We decide it’s sugar time, based on nothing more than our sense that this might make things happen. This is a hell of a lot of sugar. On the upside, unlike normal meringue you could happily scoff the lot of this if you were cool with fart smell.
T minus 15 minutes:
We have a definitely recognisable meringue but it’s awfully loose. This stuff could definitely not be piped. The vanilla and sugar are all in by now, and the texture is best described as sabayon or ribbon-stage egg-and-sugar, but holding a bit more. We decide to whisk further and see what happens.
T minus 20 mins:
What happened? Not much. It got a bit thicker but essentially seems to reach a level where it stays as it is. On the upside, having kept some of this mix out on the side for 30 min, I’m happy to report it pretty much stays stable at this point. Many commentators will use this mixture as a vegan cream topping substitute and given that you could happily eat this mixture as is, this wouldn’t be a terrible idea. But the knowledge that there’s a HECK OF A LOT OF SUGAR in there is giving me pause.
We decided to pop these bad boys in at 180c and wait for them to go hard. We peeked a few times and… they totally didn’t, not even after 30 minutes. They kept really soft and at the point at which Flatmate took them out, they weren’t as successful as they might be:
BUT we then realized what we were actually dealing with. The soft pillows actually firmed up in the cool air, once out of the oven! THIS IS ABSOLUTELY NOT WHAT WE EXPECTED.
This shit is AERATED CARAMEL. That’s it! The bean juice gives the sugar a vehicle to stay suspended and cook into a really super-light melted sugar structure. Unlike classic meringue, which has a pillowy centre of its own, this is more – well, sugary. There isn’t any body to speak of.
It’s a shadow of a meringue, and I hate to suggest this but i suspect that vegans who say it’s just like the real thing might just have forgotten what the real thing actually tastes like.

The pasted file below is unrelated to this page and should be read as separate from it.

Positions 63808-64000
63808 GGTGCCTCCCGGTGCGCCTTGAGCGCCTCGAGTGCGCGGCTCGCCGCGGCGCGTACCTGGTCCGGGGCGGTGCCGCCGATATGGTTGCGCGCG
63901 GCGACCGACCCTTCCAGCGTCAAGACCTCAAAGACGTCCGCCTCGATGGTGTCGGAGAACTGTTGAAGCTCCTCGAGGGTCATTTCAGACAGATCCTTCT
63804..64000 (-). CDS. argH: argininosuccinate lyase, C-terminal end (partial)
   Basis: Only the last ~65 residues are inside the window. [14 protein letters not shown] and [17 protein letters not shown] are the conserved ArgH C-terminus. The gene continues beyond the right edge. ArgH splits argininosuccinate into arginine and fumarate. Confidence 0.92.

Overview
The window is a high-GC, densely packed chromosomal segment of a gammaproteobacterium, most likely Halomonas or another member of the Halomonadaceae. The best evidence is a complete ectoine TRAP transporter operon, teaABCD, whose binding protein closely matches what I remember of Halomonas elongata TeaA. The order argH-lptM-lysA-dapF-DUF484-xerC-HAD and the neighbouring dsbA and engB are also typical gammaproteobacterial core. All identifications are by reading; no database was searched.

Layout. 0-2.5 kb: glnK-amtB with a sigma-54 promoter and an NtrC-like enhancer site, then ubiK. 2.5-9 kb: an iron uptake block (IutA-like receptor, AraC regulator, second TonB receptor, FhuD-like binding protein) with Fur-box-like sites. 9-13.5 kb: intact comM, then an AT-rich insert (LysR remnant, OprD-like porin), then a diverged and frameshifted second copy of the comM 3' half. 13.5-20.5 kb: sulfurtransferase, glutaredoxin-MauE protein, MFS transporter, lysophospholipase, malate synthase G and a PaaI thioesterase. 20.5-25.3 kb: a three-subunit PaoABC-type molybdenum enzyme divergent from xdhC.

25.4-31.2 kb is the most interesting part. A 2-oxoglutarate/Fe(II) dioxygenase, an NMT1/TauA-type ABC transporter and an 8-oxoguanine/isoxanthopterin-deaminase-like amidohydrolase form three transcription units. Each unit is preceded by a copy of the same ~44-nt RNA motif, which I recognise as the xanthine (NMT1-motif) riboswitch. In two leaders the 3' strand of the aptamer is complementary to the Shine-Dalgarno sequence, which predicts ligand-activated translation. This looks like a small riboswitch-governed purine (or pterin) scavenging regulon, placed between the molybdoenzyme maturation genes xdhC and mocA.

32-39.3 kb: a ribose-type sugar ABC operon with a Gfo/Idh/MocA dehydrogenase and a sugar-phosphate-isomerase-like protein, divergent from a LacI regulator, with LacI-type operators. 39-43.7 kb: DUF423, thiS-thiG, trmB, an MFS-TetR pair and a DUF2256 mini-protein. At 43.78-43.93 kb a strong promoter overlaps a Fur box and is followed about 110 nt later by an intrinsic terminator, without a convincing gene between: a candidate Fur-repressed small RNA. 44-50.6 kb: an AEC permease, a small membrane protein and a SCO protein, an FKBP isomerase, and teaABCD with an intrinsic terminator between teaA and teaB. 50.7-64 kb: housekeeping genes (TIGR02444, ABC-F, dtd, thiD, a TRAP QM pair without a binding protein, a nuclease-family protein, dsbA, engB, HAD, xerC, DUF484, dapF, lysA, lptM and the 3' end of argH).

Flatmate – not worth the effort. If you want meringue, eat meringue. If you’re allergic to eggs, then this will do but you can probably find better things to eat.
Lovely One – I’m concerned as to why Lewishambles reckons she knows what farts taste like. I am also concerned that I now know what they taste like. This is way too sweet. Dia-Veges beckons. [Flatmate would like to point out that this is the man with the sweetest tooth in the world.] Someone who thinks this is just like the real thing probably thinks that Dacia is the latest in automotive technology.
Lewishambles – I like caramel. I like meringue. This is a sort of unsatisfying half-way house between the two. And the general hum of beany-juice-fart-smell is hanging around these like a sad girl at a really fun party. I can’t see how this is an improvement on classic meringue, in the same way that Tofurkey is in no way an acceptable substitute for Turkey on Christmas day if you’re able to eat the real thing. That said, if you’re not able to have the real thing, it’s nice to pretend.
I tried another batch for just 15 minutes and they came out crunchy and quite meringue like to look at once they firmed up. But overall, this is one I’ll leave to the vegans to *ahem* enjoy.
Next week: We experiment with sausage water Daiquiris. Just kidding.